The Canada goose is one of the best known birds in North America. It is found in every contiguous U.S. state and Canadian province at one time of the year or another.
Canada geese are adaptable to many habitats and may thrive wherever grasses, grains, or berries are available. Because of changing weather, settlement, and farming patterns, many Canada (not “Canadian”) geese have begun to alter their migrations. Typically, the birds summered in northern North America and flew south when cold weather arrived. This cycle endures, but some northern populations have shortened their flight to traditional wintering grounds in the southern U.S. and Mexico. Other Canada geese have become permanent residents of parks, golf courses, suburban subdevelopments, and other human habitats across much of North America. In some areas, such as airports, they are so numerous that they are considered a nuisance. Just 50 geese can produce two and a half tons of excrement in a year.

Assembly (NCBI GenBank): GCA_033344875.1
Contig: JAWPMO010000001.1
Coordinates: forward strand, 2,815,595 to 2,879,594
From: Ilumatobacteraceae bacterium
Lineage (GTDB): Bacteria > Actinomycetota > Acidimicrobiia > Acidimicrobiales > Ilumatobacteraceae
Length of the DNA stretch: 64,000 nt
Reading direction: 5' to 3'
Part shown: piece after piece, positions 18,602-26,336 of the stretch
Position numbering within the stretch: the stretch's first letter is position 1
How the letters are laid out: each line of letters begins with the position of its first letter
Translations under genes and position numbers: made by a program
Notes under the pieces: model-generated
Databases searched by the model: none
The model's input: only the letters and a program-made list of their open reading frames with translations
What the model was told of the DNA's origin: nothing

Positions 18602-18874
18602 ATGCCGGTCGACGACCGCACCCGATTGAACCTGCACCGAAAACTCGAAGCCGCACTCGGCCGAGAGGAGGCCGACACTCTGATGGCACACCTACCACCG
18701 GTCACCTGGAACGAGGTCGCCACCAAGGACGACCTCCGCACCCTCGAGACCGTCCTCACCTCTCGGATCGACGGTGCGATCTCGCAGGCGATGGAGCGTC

When the birds do migrate, they form impressive and aerodynamic “V-formations.” They can cover 1,500 miles (2,400 kilometers) in just 24 hours with a favorable wind, but typically travel at a much more leisurely rate. These noisy groups honk their way along established paths that include designated “rest stops.” These social birds remain in flocks year-round, except while nesting.
Canada goose populations represent a successful wildlife protection program that revived dwindling numbers in the beginning of the 20th century. The birds were guarded by law and even reintroduced in some areas where their numbers had become low. Today the geese are a popular game bird, and some management concerns center on keeping populations in check because of their detrimental effect on crops.